Hamilton police have made four arrests in connection with a clash that reportedly occurred at a Mohawk College speaking event involving People’s Party of Canada (PPC) Leader Maxime Bernier.
Investigators say about a hundred people gathered to protest the event on Sept. 29 and that there was an incident in which an elderly woman with a walker was allegedly blocked from crossing a roadway to get to the event.
That episode — caught on video and circulated on social media — has led to charges against the son of the owners of Soufi’s Restaurant in Toronto, which closed briefly after the owners say they received death threats as part of a social media backlash following the protest.
Alaa al-Soufi, 27, of Toronto, has been charged with two counts of intimidation, two counts of disguise with intent and one count of causing a disturbance.
Police say the protest turned violent after demonstrators reportedly clashed with supporters attending the Bernier speaking engagement, which was held at the McIntyre Performing Arts Centre on Fennell Avenue West in Hamilton.
According to police, about 100 protesters gathered outside the building and allegedly confronted attendees as they entered through the front doors.
Four people were arrested for breach of the peace but later released unconditionally, police say.
Investigators say the latest arrests were made after reviewing numerous hours of video from a number of sources, including media and social media footage. Two men turned themselves in on Wednesday, according to police, while one man was arrested on Tuesday.
Kevin Metcalf, 33, of Toronto, has also been charged with obstruction, and 30-year-old Maximiliano Herrera, of Hamilton, has been charged with intimidation and assault.
The fourth arrest was 23-year-old Victoria Wojciechowska charged with theft under $5,000 and wearing a disguise with intent, according to Insp. David Hennick.
On that night, there’s a patron who attended the event with a Canadian flag attached to a hockey stick. Victoria stole that flag and ran waya from the individual,” Hennick told Global News about Wojciechowska’s alleged actions on Sept. 29, “At the time, she was masked wearing a scarf that was wrapped around her head.”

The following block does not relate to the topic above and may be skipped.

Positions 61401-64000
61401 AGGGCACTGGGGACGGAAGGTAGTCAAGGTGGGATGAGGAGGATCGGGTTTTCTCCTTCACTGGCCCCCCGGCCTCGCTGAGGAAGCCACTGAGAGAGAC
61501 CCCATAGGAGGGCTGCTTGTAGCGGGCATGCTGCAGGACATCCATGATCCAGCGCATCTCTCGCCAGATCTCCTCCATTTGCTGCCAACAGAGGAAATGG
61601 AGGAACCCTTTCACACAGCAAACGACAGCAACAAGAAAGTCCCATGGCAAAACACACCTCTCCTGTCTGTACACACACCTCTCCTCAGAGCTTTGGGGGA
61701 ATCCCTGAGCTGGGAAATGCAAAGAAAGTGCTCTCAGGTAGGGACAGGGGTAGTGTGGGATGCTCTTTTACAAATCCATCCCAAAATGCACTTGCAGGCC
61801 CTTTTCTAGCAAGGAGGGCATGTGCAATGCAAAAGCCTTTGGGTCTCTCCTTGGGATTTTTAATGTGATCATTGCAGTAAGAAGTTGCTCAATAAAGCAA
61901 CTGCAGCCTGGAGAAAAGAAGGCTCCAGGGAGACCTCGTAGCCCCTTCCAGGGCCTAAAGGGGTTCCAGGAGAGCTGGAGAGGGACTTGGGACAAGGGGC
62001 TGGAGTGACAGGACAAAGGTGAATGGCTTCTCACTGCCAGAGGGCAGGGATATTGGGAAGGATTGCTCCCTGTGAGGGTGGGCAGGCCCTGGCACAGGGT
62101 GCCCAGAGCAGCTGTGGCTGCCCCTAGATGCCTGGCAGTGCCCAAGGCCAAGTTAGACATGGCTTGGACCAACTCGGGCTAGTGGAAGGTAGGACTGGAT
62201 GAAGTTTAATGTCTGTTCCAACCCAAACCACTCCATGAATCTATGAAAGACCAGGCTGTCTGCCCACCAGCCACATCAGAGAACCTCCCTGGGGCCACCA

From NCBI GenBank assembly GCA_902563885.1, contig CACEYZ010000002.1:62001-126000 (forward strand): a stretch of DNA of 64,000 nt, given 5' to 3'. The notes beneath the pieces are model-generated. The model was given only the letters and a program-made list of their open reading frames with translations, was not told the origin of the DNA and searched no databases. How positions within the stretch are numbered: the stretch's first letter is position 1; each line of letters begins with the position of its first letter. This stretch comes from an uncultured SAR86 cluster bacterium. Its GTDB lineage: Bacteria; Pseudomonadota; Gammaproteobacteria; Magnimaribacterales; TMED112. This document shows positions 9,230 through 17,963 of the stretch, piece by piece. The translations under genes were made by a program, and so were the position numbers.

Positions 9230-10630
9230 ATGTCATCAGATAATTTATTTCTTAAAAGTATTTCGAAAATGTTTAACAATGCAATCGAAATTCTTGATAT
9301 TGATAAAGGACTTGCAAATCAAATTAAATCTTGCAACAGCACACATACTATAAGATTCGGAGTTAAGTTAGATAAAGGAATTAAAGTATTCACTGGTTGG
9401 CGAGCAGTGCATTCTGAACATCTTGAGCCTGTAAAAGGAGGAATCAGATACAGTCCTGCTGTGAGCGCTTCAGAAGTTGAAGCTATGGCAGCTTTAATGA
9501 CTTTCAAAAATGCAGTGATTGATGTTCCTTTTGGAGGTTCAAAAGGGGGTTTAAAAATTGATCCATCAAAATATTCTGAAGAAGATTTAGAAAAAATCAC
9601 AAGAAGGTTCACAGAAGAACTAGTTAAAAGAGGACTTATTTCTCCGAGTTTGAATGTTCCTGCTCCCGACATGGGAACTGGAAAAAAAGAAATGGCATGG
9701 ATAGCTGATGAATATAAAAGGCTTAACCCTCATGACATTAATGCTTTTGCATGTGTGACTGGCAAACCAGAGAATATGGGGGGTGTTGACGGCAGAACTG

The owners of Soufi’s, a Syrian restaurant in Toronto, say the business was forced to close its doors after they received death threats and messages of hate connected to the reported involvement of their son in the Hamilton protest.
The messages directed at the al-Soufi family’s Queen West restaurant reportedly started after social media posts alleged the owners’ 27-year-old son was one of the protesters blocking the elderly woman and her companion from entering the PPC rally.
“We would like to reiterate that our son Alaa regrets the incident that occurred in Hamilton this past weekend. That said, he did not in any way verbally or physically assault the elderly woman and has nonetheless offered to apologize personally for not doing more,” read a statement issued by the al-Soufi family on Oct. 1.
The al-Soufis later decided to reopen their restaurant after getting a helping hand from Canadian restaurateur Mohamad Fakih.
Hamilton police Chief Eric Girt told Global News more arrests are expected as detectives investigate two other incidents that took place during the protests.
“We’re still looking to identify a male victim who was assaulted by a male suspect while videotaping the event on his cellphone, and the second was a female victim was assaulted when a male suspect knocked her hat from her head,” said Girt. “The suspects have been identified, but we generally need a victim to proceed with charges.”